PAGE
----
I have to admit, I haven’t been thrilled with the results of the static grass applicator I made. Even though I’ve gotten some powerful zaps from it myself, I wonder if the static field it creates isn’t strong enough. My scenes look pretty good, I just thought the grass would stand up better.
If you didn’t read my post, Make Your Own Static Grass Applicator, I invite you to click on the link. The bug-zapper produces 2700 volts, but I’ve seen some applicators that are a lot higher. As I look at the photo, I think maybe I should be happy with the results. It looks pretty good from here.
I see photos of other layouts and notice grass between the rails on many track sidings. I wonder if they’re using static applicators for it or if they’re putting the grass in some other way.
I recently asked another model railroader about the outstanding scenes on his layout showing a lot of tall grass. He said he planted it by hand, a small clump at a time. I decided to give it a try, as seen in these photos.
I purchased some Woodland Scenics Static Glue, but I’m not convinced it works any better than regular white glue, unless I’m not using it correctly. Maybe the secret is to just plant clumps of grass by hand in certain areas and then use my static applicator for larger area coverage.
The tall weeds in these photos are cut from grass that is about 2-3 inches long. I pulled a small bunch out and cut it about an inch long with scissors. I put a drop of static glue in the spot where I wanted the weeds, waited a few minutes, then planted the grass. If it didn’t remain standing straight, I held it for a minute or two.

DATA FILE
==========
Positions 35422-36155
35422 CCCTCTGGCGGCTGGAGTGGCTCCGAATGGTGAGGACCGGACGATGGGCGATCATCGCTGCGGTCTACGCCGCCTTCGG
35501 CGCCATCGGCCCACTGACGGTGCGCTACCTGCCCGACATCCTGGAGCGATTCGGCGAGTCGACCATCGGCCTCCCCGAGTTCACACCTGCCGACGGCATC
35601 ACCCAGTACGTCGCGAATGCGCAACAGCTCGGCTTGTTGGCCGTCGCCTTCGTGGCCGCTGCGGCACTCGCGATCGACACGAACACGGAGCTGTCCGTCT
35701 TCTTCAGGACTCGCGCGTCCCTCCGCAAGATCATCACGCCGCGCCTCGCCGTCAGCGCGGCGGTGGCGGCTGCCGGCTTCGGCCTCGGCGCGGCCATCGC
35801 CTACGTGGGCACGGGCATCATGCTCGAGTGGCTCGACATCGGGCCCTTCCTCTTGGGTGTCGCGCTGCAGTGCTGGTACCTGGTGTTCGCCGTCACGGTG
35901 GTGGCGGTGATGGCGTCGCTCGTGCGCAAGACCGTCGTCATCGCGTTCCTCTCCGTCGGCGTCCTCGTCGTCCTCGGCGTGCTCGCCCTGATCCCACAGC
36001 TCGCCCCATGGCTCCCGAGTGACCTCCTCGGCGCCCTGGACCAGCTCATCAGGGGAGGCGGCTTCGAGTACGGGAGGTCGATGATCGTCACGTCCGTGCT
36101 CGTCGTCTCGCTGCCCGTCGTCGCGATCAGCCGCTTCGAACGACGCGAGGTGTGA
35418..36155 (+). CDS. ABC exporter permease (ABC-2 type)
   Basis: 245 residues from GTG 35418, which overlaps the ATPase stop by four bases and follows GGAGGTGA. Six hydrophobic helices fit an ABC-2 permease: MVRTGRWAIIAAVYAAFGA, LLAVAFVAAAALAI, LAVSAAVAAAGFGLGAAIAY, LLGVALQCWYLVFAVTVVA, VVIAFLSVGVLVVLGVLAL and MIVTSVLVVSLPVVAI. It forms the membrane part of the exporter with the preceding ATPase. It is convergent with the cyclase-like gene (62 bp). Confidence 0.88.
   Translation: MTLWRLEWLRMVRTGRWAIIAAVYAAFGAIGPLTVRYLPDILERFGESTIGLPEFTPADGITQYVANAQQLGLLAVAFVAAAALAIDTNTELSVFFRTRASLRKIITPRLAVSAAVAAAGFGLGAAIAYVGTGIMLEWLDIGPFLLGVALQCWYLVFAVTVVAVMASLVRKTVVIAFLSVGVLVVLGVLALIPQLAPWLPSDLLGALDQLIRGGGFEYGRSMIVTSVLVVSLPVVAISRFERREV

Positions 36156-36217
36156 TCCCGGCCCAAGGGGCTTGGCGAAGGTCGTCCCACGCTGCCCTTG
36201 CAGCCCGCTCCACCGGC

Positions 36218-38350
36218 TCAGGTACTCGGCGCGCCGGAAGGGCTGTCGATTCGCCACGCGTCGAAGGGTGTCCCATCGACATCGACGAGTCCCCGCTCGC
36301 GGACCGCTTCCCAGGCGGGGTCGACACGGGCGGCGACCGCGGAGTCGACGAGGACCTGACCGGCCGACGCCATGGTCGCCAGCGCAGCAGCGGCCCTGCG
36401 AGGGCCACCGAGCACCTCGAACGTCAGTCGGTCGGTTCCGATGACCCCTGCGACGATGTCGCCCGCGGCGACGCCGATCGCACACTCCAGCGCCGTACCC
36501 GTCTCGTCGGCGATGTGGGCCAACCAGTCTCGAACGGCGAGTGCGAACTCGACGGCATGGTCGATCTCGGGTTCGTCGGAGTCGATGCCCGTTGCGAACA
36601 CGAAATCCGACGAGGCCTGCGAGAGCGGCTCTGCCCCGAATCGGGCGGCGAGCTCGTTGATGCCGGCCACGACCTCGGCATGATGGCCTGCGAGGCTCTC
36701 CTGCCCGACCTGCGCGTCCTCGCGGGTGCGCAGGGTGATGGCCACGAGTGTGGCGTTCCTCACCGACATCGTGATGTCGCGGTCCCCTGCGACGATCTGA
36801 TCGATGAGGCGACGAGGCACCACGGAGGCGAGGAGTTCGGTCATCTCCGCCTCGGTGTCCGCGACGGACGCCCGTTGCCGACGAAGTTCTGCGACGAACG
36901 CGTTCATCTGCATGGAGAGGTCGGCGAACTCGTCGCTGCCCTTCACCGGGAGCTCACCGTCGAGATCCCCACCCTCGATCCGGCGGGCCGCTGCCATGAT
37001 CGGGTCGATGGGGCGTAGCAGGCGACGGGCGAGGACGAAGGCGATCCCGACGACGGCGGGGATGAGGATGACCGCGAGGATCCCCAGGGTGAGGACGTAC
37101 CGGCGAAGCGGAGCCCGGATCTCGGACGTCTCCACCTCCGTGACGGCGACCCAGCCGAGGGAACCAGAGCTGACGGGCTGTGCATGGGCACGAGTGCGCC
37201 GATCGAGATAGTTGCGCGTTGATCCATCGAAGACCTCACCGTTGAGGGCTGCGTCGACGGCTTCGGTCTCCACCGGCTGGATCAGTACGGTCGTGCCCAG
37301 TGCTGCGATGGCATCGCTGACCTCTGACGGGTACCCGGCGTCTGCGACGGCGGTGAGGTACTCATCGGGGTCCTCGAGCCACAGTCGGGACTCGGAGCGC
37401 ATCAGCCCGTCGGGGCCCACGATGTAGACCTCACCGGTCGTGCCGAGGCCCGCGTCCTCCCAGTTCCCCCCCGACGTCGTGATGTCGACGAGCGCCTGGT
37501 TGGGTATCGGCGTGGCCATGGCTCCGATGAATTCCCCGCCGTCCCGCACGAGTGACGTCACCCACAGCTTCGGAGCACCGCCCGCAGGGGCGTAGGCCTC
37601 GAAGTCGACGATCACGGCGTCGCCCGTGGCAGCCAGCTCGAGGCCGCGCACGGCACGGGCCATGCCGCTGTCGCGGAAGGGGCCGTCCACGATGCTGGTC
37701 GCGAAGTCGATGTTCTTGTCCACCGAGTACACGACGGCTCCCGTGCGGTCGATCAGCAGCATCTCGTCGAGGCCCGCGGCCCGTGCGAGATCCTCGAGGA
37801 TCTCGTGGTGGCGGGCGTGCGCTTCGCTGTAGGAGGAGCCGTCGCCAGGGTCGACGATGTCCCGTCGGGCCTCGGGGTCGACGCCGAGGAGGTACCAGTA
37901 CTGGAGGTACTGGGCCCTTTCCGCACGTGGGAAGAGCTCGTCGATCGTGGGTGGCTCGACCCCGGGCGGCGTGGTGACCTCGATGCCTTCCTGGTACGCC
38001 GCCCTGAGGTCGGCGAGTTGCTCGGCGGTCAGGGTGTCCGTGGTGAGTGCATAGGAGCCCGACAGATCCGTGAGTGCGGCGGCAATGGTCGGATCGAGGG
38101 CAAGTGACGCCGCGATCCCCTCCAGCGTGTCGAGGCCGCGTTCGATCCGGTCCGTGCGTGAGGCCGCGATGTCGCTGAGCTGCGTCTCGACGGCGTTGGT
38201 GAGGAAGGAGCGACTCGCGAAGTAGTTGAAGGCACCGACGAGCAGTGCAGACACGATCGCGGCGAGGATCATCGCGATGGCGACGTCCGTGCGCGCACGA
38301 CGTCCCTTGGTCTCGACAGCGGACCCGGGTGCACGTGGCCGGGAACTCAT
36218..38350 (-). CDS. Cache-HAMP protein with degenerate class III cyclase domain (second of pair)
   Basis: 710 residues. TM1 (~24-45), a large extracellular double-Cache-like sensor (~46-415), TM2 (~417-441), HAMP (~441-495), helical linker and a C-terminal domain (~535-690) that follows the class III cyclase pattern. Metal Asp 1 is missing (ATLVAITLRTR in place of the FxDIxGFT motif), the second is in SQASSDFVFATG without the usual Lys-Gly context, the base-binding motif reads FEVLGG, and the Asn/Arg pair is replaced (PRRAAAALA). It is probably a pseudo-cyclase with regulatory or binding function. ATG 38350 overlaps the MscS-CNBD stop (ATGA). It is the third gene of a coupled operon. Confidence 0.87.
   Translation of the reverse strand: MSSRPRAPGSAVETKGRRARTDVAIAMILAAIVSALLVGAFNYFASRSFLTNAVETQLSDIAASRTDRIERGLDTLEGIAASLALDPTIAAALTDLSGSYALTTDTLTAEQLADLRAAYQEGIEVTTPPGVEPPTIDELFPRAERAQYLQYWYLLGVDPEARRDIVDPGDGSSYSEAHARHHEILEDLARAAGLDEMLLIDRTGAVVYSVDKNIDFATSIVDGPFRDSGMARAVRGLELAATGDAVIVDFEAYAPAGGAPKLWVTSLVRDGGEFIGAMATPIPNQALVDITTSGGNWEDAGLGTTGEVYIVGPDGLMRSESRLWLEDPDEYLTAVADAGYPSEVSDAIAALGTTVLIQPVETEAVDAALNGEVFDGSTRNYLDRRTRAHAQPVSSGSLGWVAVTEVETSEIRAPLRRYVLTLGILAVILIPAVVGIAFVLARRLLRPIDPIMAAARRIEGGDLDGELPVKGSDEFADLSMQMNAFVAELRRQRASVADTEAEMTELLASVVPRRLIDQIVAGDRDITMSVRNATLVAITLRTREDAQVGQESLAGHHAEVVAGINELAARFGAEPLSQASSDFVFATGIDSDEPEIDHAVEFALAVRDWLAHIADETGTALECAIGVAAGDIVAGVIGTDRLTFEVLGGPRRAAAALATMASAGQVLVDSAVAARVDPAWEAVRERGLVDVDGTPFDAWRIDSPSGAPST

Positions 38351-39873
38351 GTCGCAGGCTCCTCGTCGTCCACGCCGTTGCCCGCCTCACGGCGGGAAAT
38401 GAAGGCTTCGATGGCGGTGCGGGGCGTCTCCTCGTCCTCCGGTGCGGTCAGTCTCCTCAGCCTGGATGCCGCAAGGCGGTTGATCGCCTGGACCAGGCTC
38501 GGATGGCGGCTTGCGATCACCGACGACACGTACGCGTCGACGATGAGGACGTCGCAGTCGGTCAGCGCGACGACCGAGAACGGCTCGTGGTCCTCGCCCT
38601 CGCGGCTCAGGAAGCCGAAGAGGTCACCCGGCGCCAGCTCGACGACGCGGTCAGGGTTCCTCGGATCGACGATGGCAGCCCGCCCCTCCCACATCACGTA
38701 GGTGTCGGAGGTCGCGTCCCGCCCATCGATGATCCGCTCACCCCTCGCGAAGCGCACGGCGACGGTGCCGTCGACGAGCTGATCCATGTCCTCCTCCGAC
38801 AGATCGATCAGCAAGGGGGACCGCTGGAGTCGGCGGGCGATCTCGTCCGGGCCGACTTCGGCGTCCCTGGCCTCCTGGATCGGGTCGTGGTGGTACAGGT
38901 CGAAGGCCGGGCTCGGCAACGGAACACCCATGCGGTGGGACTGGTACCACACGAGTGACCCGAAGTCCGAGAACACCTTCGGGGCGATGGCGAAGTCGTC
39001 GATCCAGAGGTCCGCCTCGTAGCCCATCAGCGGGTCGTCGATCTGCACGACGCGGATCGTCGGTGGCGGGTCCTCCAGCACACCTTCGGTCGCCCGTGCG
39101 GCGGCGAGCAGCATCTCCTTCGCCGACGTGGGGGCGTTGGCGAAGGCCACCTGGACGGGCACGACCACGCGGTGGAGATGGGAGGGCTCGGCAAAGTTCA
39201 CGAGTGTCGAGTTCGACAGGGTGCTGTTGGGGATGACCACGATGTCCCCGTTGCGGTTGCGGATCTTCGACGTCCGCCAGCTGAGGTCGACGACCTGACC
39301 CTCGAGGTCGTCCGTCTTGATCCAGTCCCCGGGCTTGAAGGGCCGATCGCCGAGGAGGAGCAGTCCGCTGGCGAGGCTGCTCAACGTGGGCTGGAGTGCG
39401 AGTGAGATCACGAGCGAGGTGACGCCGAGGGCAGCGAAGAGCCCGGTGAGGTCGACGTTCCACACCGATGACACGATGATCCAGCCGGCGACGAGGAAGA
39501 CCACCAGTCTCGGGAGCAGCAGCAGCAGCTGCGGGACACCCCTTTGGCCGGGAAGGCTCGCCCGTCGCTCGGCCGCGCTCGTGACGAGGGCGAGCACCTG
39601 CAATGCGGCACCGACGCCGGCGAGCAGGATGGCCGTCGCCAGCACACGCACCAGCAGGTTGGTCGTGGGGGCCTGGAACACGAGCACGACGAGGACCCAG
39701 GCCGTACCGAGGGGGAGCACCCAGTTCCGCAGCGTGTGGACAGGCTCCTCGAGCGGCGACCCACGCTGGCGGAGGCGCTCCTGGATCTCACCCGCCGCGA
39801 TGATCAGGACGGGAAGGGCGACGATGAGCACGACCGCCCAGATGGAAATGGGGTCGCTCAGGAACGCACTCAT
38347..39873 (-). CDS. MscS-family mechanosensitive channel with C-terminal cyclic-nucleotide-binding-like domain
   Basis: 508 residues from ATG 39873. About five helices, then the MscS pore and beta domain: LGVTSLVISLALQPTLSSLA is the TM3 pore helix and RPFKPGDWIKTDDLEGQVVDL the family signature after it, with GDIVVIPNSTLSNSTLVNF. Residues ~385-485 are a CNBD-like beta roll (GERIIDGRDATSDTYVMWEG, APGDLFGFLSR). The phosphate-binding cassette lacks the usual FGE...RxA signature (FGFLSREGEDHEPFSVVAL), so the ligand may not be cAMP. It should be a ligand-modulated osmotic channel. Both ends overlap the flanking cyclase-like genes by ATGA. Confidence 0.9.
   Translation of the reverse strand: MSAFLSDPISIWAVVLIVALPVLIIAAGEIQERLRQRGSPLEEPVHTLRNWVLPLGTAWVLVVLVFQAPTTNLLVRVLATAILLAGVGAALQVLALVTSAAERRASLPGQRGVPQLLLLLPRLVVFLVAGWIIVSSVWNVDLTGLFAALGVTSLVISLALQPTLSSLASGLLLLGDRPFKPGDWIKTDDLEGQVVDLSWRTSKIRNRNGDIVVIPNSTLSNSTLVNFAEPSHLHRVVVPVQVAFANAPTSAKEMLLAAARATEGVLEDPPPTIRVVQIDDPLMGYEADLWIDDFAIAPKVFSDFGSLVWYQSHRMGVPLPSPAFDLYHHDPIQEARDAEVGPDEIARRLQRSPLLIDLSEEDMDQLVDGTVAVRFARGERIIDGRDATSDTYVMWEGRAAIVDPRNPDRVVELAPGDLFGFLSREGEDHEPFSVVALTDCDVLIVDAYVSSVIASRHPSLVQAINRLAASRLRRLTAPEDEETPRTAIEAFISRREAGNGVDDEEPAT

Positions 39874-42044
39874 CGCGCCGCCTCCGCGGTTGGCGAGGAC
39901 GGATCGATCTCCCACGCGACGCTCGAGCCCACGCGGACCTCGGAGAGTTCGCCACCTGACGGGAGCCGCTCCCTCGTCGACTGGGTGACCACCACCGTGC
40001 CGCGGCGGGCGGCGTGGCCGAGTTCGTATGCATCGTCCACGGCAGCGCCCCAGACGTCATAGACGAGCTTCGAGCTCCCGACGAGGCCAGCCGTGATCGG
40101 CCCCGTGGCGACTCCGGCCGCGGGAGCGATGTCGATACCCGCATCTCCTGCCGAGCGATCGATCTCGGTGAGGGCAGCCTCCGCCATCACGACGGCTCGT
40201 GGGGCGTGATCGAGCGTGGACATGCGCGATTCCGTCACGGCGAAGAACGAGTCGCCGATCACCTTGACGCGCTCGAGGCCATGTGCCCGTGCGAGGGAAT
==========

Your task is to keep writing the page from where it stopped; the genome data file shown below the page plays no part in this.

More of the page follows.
I like the way it looks, I just need more of it. I have several areas with picket fences in Maple Valley that will look great with weeds around them.
I would really appreciate your thoughts on static grass and planting weeds on your layout.
If you use a static grass applicator, what kind is it?
Do you use static grass glue or white glue?
Thanks for your help. Creating an attractive and interesting layout is like painting a masterpiece, and I’m not an artist. I love working on the Maple Valley Short Line Model Railroad, but I’m always willing to learn and try new techniques.
Happy model railroading everyone!
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